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Edin Dzeko says he always dreamed of returning to Manchester City's stadium and waited for the draw against them in the Champions League - but it never happened. He holds no grudges against his ex, certainly not the fans in blue who have always given him a lot of warmth and love. He would have loved to wave to them again from the grass he left in 2015 when he realized his professional future would be in jeopardy if he got stuck on the bench.
His final season at Manchester City was horribly weak, with just six goals in all competitions and 11 league appearances. The move to Italy was obvious. The Bosnian striker was at peace with him then, and he is at peace with him today. He continues to follow Manchester City's matches and rejoices in the joy of the fans as they collect title after title. However, deep down, there is also a tart taste of missing out.
The Holland effect was not there. Dzeko in a City uniform (Photo: GettyImages)
Because it could have been different. Dzeko was a rising superstar when he won the sensational championship with Wolfsburg in 2009. His collaboration with Brazilian Graffita was amazing and remarkable - an almost telepathic understanding between two very different scorers who complemented each other close to perfection. They dismantled the Bundesliga with unprecedented balance sheets. A combined 54 goals were an all-time high - 28 for Graffita, 26 for Dzeko. Since the Bosnian was much younger, the attention was mainly focused on him. Here you have a tremendous athlete with high personal technique and a high percentage of opportunities. He fits in the Premier League like a glove, doesn't he?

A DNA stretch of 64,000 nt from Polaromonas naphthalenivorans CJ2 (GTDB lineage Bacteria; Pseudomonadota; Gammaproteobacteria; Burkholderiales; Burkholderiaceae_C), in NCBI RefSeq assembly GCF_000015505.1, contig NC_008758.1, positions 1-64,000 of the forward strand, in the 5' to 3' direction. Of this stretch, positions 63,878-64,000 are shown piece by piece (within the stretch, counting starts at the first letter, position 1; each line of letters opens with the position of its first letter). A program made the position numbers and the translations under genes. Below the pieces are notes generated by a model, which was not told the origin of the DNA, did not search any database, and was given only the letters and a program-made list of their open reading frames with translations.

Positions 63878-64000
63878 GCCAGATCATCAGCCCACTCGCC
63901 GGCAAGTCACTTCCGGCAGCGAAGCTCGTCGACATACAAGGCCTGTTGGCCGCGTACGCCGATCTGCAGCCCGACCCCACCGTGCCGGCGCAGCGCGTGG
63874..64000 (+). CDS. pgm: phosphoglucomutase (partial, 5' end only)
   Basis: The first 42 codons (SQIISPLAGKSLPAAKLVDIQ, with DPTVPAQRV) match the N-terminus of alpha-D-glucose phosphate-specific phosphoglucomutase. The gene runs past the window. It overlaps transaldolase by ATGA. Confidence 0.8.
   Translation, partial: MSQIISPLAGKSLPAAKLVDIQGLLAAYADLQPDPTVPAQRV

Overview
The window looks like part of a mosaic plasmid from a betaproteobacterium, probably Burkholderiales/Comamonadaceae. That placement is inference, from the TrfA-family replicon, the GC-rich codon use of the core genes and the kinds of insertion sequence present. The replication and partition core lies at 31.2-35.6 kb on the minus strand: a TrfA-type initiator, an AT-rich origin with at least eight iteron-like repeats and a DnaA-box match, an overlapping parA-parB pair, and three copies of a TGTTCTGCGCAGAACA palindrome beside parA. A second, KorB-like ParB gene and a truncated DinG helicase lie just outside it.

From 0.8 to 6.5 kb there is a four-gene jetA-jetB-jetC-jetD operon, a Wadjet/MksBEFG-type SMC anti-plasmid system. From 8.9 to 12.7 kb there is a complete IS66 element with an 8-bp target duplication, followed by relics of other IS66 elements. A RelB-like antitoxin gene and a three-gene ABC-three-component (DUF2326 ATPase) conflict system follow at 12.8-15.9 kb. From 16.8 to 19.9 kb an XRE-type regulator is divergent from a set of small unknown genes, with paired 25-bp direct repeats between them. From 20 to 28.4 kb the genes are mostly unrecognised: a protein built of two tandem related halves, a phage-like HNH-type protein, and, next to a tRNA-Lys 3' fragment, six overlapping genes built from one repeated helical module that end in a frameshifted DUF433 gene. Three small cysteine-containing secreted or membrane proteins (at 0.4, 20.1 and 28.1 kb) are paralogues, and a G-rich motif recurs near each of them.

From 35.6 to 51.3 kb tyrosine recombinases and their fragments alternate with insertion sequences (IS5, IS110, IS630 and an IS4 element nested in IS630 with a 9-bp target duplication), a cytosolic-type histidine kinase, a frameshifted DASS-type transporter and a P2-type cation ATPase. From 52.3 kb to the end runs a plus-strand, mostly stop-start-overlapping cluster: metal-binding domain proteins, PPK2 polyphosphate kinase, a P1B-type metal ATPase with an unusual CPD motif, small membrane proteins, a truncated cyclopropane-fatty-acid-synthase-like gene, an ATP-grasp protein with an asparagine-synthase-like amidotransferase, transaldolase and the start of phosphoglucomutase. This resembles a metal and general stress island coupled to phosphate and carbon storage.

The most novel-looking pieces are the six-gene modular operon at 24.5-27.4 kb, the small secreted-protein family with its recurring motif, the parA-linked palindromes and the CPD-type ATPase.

He also showed this on his first visit to England. As fate would have it, Dzeko's first away game in the Champions League was at Old Trafford, and he bombed Wolves' advantageous goal against Manchester United. The Red Devils came back and won 1-2, but that was less relevant to the script. The Bosnian also made no secret of his desire to leave Wolfsburg because his ambition was great. While his first priority was AC Milan, his favorite team because of his idol Andrei Shevchenko, the Premier League attracted him no less. When he finally arrived there in January 2011, after rather tedious negotiations, for £27 million, then the second-highest sum in Manchester City's history, there was an expectation that he would become a particularly dominant striker. If you like, it can be compared in retrospect to Erling Haaland. A very physical scorer from a not very fashionable team, who comes with an impressive scoring record in Germany and is ready to conquer the kingdom.